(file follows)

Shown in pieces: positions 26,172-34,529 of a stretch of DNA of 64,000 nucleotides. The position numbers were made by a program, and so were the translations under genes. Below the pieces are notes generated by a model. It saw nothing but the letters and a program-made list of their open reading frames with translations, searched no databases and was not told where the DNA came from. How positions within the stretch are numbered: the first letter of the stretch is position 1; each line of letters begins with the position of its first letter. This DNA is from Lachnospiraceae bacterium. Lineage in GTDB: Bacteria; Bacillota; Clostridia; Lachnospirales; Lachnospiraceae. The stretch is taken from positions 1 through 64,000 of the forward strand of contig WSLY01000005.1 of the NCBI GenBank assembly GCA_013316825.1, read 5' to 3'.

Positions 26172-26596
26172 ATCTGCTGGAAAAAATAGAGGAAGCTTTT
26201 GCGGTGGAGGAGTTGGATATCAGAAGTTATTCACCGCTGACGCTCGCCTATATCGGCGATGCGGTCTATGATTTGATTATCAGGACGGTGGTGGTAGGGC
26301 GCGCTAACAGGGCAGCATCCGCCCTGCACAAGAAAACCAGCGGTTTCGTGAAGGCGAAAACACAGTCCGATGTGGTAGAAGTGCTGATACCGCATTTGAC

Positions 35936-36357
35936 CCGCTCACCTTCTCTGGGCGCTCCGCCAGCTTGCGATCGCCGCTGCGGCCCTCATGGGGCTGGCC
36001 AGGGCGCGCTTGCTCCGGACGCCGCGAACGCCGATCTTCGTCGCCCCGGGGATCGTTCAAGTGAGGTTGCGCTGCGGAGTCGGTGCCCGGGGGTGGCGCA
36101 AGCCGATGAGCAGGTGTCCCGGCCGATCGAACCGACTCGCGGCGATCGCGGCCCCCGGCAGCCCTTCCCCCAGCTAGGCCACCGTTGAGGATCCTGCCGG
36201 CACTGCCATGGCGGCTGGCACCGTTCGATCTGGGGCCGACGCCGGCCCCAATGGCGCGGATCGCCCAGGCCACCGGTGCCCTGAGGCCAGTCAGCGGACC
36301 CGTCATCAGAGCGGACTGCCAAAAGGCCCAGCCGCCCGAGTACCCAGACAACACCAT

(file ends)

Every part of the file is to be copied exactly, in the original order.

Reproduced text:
Shown in pieces: positions 26,172-34,529 of a stretch of DNA of 64,000 nucleotides. The position numbers were made by a program, and so were the translations under genes. Below the pieces are notes generated by a model. It saw nothing but the letters and a program-made list of their open reading frames with translations, searched no databases and was not told where the DNA came from. How positions within the stretch are numbered: the first letter of the stretch is position 1; each line of letters begins with the position of its first letter. This DNA is from Lachnospiraceae bacterium. Lineage in GTDB: Bacteria; Bacillota; Clostridia; Lachnospirales; Lachnospiraceae. The stretch is taken from positions 1 through 64,000 of the forward strand of contig WSLY01000005.1 of the NCBI GenBank assembly GCA_013316825.1, read 5' to 3'.

Positions 26172-26596
26172 ATCTGCTGGAAAAAATAGAGGAAGCTTTT
26201 GCGGTGGAGGAGTTGGATATCAGAAGTTATTCACCGCTGACGCTCGCCTATATCGGCGATGCGGTCTATGATTTGATTATCAGGACGGTGGTGGTAGGGC
26301 GCGCTAACAGGGCAGCATCCGCCCTGCACAAGAAAACCAGCGGTTTCGTGAAGGCGAAAACACAGTCCGATGTGGTAGAAGTGCTGATACCGCATTTGAC

Positions 35936-36357
35936 CCGCTCACCTTCTCTGGGCGCTCCGCCAGCTTGCGATCGCCGCTGCGGCCCTCATGGGGCTGGCC
36001 AGGGCGCGCTTGCTCCGGACGCCGCGAACGCCGATCTTCGTCGCCCCGGGGATCGTTCAAGTGAGGTTGCGCTGCGGAGTCGGTGCCCGGGGGTGGCGCA
36101 AGCCGATGAGCAGGTGTCCCGGCCGATCGAACCGACTCGCGGCGATCGCGGCCCCCGGCAGCCCTTCCCCCAGCTAGGCCACCGTTGAGGATCCTGCCGG
36201 CACTGCCATGGCGGCTGGCACCGTTCGATCTGGGGCCGACGCCGGCCCCAATGGCGCGGATCGCCCAGGCCACCGGTGCCCTGAGGCCAGTCAGCGGACC
36301 CGTCATCAGAGCGGACTGCCAAAAGGCCCAGCCGCCCGAGTACCCAGACAACACCAT